Sacramento President Ledford Resigns

The man who helped build one of minor league baseball's most successful franchises is stepping down. Alan Ledford, the Triple-A Sacramento River Cats president/general manager/chief operating officer, announced his resignation on Thursday.

Ledford is leaving "to pursue future business interests in the sports and entertainment industry," the team announced in a release. His resignation will be effective June 24. Vice president of business operations Jeff Savage, the son of team owner Susan Savage, will take over Ledford's responsibilities as general manager.

Ledford did not immediately return a request for an interview.

Ledford, Baseball America's Executive of the Year in 2006, joined the River Cats in 2002 as president and COO before adding GM duties in 2004. He helped the River Cats top all of minor league baseball in attendance for 10 straight seasons beginning when the club debut in 2000.

The team was equally innovative at the ballpark and in the community under Ledford. Sacramento's Raley Field was one of the first stadiums in professional sports to go wireless in 2002, and has made fan amenities and entertainment one of its top priorities. In 2005, the River Cats helped form and sponsor a field in the community where children with disabilities can play baseball.

"We have an incredible product in the minor leagues, and to continue to grow, teams must continue to innovate and take advantage of the grassroots appeal of the sport and the product," Ledford told BA's Matt Eddy in 2006 after winning the Executive of the Year Award.

A tough economic market has taken its toll in Sacramento. Though still one of the best draws (and one of the best ballpark experiences) in the minors, the River Cats have seen attendance dip over the past three seasons.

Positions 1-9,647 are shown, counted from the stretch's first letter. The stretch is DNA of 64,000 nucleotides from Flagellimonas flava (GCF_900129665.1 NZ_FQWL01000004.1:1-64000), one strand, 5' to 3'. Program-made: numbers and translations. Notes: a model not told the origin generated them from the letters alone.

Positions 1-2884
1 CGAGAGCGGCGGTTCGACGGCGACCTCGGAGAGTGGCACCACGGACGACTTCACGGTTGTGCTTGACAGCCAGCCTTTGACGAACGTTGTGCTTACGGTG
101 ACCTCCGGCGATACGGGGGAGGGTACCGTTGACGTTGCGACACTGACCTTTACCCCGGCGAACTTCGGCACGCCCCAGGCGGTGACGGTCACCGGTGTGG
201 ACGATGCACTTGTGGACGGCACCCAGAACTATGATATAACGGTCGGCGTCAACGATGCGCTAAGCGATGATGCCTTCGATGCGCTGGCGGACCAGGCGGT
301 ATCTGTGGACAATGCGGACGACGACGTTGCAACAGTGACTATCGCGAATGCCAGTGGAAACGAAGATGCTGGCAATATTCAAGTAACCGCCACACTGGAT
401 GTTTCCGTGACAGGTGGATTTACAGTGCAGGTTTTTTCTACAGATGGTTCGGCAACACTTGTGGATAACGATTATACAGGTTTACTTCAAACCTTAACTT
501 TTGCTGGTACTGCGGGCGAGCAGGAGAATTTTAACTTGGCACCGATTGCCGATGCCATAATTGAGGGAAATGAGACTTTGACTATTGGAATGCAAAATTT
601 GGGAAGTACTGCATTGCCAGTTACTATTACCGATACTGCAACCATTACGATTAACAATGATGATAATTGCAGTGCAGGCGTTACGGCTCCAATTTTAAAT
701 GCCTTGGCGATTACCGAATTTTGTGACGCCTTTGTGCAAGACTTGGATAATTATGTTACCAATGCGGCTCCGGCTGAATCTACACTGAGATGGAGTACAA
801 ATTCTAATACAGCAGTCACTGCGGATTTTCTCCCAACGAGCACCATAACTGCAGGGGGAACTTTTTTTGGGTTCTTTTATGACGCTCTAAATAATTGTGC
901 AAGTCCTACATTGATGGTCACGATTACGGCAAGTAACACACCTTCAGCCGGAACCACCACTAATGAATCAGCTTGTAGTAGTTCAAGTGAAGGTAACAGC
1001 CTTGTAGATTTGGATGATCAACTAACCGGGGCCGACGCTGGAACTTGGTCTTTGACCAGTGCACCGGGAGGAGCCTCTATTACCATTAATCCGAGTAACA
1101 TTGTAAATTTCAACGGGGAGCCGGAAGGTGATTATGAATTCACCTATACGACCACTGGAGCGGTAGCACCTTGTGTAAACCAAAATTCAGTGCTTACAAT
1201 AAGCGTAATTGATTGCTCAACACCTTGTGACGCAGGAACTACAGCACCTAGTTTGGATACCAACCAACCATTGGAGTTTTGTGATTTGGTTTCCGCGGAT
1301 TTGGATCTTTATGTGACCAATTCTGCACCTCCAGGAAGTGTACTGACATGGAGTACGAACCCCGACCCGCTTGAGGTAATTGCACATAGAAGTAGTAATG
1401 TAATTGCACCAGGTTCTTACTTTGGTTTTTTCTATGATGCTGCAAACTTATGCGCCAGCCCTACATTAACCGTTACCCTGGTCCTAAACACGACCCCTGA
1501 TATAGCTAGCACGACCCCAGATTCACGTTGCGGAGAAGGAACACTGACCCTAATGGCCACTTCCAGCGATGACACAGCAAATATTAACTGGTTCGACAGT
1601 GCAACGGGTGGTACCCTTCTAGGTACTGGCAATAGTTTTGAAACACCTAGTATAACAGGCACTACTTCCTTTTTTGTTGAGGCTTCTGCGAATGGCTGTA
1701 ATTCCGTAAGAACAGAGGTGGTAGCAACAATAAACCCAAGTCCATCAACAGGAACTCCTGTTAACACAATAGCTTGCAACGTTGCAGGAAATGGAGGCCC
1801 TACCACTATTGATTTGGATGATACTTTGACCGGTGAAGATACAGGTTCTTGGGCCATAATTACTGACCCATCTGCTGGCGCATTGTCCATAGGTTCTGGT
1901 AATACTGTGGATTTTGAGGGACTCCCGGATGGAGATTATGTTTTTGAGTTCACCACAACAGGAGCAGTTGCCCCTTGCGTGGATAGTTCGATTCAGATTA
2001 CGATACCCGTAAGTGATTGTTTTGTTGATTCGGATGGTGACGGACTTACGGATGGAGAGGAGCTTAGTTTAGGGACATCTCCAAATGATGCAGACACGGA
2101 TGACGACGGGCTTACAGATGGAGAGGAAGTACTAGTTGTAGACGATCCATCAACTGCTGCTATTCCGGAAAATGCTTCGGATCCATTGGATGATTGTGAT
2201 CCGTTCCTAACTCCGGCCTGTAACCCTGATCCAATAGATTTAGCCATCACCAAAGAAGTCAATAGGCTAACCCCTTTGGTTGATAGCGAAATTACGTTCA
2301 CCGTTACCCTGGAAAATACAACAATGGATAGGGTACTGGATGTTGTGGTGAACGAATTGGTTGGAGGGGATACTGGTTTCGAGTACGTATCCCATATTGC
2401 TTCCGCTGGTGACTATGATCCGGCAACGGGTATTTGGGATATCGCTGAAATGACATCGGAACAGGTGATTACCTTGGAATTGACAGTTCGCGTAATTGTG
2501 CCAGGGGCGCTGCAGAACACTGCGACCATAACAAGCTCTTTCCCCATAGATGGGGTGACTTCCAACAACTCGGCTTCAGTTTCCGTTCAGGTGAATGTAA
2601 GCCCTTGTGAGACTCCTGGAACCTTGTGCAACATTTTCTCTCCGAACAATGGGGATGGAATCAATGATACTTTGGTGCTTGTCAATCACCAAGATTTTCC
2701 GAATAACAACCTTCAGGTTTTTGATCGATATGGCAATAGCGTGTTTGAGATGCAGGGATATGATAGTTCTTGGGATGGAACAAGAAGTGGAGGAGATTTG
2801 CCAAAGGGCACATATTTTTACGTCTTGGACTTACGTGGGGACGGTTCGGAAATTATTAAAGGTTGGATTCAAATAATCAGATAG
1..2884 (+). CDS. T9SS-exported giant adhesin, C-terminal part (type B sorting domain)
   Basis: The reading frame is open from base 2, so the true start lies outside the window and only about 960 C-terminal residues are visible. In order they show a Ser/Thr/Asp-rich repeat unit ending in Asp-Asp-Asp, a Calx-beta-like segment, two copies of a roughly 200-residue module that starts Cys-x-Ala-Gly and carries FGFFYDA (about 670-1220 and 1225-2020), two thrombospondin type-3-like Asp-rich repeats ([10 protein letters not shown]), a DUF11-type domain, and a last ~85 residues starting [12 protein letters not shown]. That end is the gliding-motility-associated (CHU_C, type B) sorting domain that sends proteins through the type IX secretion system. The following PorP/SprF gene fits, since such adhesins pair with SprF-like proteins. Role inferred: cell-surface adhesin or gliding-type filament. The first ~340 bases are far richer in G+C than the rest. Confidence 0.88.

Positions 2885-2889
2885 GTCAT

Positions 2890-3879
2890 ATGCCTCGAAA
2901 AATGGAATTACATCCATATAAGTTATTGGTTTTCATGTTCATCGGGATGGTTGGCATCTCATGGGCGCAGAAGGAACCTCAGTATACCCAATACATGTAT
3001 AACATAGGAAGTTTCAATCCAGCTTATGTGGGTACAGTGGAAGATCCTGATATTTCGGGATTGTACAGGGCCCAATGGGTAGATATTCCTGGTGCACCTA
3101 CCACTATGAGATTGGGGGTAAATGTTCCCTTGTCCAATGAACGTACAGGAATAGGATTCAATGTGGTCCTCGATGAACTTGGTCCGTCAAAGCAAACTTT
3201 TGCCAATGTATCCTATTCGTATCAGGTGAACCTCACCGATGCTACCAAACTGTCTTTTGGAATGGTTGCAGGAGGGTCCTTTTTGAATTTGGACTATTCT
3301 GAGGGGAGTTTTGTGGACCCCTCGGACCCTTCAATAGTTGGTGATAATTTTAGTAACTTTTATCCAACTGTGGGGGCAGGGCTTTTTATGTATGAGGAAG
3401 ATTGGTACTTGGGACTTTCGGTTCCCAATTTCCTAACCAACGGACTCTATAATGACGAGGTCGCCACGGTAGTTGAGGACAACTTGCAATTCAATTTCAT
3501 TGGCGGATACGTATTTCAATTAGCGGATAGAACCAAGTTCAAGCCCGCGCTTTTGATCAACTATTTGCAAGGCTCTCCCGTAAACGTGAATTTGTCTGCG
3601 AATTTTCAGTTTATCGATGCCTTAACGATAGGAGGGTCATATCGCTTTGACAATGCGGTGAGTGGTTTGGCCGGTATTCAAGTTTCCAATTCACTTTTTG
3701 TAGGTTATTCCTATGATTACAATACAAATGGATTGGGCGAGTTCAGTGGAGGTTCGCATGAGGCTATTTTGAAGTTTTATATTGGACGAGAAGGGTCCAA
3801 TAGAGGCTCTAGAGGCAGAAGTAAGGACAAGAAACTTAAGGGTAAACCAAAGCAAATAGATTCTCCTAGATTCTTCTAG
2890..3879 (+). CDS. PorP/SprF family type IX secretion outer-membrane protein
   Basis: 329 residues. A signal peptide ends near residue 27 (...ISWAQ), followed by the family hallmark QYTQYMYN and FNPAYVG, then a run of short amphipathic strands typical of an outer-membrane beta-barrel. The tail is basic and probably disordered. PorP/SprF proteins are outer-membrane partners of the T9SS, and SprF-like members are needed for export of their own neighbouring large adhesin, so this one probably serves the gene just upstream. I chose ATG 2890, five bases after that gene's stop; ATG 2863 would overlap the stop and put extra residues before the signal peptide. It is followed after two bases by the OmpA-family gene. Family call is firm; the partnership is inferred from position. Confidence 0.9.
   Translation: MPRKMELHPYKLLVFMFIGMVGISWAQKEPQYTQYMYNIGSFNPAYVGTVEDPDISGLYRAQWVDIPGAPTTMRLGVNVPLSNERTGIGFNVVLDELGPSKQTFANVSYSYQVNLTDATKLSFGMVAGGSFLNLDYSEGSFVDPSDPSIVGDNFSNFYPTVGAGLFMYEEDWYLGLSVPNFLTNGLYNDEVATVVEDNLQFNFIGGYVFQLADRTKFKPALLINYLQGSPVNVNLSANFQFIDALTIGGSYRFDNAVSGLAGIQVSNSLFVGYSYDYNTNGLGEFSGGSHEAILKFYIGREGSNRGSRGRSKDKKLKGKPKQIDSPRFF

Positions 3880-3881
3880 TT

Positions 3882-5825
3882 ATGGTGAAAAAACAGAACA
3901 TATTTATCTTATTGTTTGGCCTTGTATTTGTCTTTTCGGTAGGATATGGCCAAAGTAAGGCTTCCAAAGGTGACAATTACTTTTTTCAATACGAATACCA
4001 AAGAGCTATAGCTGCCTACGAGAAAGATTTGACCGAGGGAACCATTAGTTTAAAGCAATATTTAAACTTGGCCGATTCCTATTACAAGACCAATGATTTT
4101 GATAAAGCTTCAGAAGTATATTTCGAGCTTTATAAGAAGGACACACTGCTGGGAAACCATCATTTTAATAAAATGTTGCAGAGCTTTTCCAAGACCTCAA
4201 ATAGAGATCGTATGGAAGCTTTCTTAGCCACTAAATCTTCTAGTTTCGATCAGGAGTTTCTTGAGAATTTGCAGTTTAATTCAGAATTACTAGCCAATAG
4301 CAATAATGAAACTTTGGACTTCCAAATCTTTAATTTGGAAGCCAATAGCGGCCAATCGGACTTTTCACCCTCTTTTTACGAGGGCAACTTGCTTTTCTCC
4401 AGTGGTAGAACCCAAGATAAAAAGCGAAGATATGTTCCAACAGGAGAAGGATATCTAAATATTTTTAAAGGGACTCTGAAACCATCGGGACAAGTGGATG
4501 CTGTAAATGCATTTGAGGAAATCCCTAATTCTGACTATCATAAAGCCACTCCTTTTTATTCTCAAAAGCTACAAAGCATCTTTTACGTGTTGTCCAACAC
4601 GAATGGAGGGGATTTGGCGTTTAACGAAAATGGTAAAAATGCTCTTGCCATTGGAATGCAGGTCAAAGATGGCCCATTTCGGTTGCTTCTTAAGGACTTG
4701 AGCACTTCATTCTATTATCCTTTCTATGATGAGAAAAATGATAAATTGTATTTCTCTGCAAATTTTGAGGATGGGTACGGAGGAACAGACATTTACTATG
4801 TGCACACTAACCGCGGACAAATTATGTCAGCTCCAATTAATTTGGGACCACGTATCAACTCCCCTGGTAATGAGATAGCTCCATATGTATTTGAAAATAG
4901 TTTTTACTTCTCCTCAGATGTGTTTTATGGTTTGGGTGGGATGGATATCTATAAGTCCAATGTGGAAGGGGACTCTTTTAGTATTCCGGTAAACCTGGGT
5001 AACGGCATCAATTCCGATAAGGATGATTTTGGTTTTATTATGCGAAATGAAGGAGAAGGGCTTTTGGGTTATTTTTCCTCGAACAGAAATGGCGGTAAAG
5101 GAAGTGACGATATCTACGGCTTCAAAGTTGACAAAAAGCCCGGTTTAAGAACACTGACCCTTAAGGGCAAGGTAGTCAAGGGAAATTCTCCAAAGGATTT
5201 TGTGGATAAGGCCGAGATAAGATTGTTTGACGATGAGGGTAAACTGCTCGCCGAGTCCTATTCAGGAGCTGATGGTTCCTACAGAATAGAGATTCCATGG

The team's attendance champion streak came to an end in 2009, when the River Cats placed second to Triple-A Columbus, which was one of seven teams to debut a new ballpark that season. Sacramento finished second again last season, this time to Triple-A Lehigh Valley.

Ledford noted the tough economy in an interview following the 2009 season but said the team's previous success and place in the community helped guide it through the first full season of the recession.

"We benefited from the fact that our brand has tremendous recognition in the market, so that going into this difficult economic period that we had a reputation of providing very good value to our customers and ticket buyers," Ledford said following the 2009 season. "(The recession) is something we have not seen in 70 or 80 years, so we had to work twice as hard to accomplish what we did this year. While we benefited from our reputation and history, business took a hit.

"Sacramento in particular is struggling because of its reliance on the state government. We've had to be more creative than we have ever been and work harder than we ever have to obtain the results that we did."

The River Cats have seen their attendance dip from a per-game average of 9,725 in 2008 to 9,138 in 2010. This season, the club ranks second to Round Rock in the Pacific Coast League with a 7,178 average—down from its 8,531 average at this time last year.

Ledford is the latest of several top executives to leave the team over the past one and a half seasons since Susan Savage took over ownership from the team following the death of her husband and team owner Art Savage in November 2009.

River Cats spokesperson Rebecca Brutlag told the Sacramento Bee that the team has been restructuring over the past two seasons "to make sure  we can put the best product forward."

The Bee noted that seven of Sacramento's nine vice presidents during the 2009 season are no longer with the team. Brutlag told the newspaper that Ledford's resignation is not part of that restructuring process.

"Alan's leadership has been critical to establishing the River Cats as a premier franchise in minor league baseball, and one of Sacramento's true community assets," Susan Savage said in the team release. "We wish him the very best."

Minors | #Business Beat

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